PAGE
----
Our @ASQJournal Paper is Online! Here Are 10 Salient Quotes From It

Click to access ASQ article pageI recently blogged about the construct of cultural tightness, and about the paper that we wrote about cultural tightness and creativity on a global scale, which got accepted in ASQ.

The article, now called “The Impact of Culture on Creativity, How Cultural Tightness and Cultural Distance Affect Global Innovation Crowdsourcing Work,” is now online, published before print publication probably mid-2015. Here are 10 quotes from the article.

First, here is our abstract taken directly from the ASQ article page (drop me an email if you would like me to send you the article if you don’t have access to it with your university or library access). The abstract – like the article – was substantially shortened:

This paper advances a new theoretical model to understand the effect of culture on creativity in a global context. We theorize that creativity engagement and success depend on the cultural tightness—the extent to which a country is characterized by strong social norms and low tolerance for deviant behaviors—of both an innovator’s country and the audience’s country, as well as the cultural distance between these two countries. Using field data from a global online crowdsourcing platform that organizes creative contests for consumer-product brands, supplemented by interviews with marketing experts, we found that individuals from tight cultures are less likely than counterparts from loose cultures to engage in and succeed at foreign creative tasks; this effect is intensified as the cultural distance between the innovator’s and the audience’s country increases. Additionally, tight cultures are less receptive to foreign creative ideas. But we also found that in certain circumstances—when members of a tight culture do creative work in their own or culturally close countries—cultural tightness can actually promote creativity success. This finding implies that some degree of convergent thinking as engendered by tight cultures could be beneficial for creativity, challenging the dominant view in creativity research that divergent thinking is a prerequisite for creative performance.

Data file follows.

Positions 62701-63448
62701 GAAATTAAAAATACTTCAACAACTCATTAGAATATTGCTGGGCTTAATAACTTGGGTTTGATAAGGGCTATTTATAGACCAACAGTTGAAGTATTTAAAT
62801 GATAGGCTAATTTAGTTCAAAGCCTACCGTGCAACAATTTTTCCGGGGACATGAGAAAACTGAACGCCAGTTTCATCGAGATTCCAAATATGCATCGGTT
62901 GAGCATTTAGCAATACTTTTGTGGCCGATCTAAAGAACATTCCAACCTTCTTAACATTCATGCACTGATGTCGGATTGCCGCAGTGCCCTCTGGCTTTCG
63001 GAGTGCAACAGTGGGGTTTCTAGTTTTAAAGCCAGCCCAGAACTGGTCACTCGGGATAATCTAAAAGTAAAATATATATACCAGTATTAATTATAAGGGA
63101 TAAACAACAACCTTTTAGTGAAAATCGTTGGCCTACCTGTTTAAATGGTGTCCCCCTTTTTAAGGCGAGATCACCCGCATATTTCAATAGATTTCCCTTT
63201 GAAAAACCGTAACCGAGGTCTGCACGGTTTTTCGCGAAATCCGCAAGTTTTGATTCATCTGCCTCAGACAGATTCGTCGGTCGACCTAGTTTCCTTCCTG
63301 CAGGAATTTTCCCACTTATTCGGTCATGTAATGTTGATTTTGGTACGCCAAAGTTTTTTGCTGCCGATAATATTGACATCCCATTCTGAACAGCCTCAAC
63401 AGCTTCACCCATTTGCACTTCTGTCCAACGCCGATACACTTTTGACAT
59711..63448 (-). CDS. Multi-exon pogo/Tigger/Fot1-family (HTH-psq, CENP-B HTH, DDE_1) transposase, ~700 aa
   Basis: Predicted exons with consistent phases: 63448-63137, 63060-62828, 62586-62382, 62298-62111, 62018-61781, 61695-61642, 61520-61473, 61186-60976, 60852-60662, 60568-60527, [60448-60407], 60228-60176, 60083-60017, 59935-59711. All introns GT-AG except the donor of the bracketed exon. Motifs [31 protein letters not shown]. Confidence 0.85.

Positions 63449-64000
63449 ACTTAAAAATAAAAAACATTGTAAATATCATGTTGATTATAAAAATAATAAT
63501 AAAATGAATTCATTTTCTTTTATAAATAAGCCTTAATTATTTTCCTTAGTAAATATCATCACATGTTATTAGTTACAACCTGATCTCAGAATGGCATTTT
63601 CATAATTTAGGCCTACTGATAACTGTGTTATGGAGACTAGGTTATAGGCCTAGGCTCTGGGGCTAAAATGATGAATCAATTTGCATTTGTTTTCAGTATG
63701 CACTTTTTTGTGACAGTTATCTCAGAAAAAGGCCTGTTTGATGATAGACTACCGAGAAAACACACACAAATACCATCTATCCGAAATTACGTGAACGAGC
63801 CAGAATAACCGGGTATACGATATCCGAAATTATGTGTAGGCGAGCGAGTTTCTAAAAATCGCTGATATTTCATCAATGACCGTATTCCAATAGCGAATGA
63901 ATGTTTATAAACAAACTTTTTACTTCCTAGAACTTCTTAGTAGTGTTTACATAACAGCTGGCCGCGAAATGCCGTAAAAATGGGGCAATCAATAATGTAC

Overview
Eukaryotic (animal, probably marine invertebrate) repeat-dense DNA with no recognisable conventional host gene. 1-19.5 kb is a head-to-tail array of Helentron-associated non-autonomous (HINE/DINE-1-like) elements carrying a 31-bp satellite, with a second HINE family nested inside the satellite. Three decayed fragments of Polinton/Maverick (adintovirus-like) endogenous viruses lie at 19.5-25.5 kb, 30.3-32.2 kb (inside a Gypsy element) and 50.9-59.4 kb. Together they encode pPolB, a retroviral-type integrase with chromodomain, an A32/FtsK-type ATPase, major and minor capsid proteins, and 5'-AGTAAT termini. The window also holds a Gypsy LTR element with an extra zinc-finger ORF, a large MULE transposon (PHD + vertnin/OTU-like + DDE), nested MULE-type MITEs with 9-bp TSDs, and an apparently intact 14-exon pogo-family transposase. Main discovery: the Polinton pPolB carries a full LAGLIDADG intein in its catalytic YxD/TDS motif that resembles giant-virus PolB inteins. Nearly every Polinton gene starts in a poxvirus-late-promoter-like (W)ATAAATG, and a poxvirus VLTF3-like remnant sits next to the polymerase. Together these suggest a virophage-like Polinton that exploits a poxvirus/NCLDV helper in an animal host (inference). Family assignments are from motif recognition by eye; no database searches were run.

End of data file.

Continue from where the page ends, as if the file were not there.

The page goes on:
10 quotes from our article:

1 – In the introduction, when we introduce the topic and why it’s interesting to look at creativity on a global scale:

With the globalization of business, creative tasks themselves have begun to transcend national boundaries.

2 – The theoretical gap that we identified in the literature is that very little has been written about cross-border creative activity:

We still lack a theoretical exposition and empirical demonstration of how a country’s culture influences its people’s motivation and ability to innovate both within and outside their own country.

3 – Generally, the idea that creativity is socially constructed has already been proposed in the literature:

The success of creativity depends in part on the extent to which an audience is receptive to the proposed new ideas [because] whether an idea is considered creative is socially constructed.

4 – Jumping to the results, here’s a quote about one of our key findings about cultural tightness and cross-cultural creativity: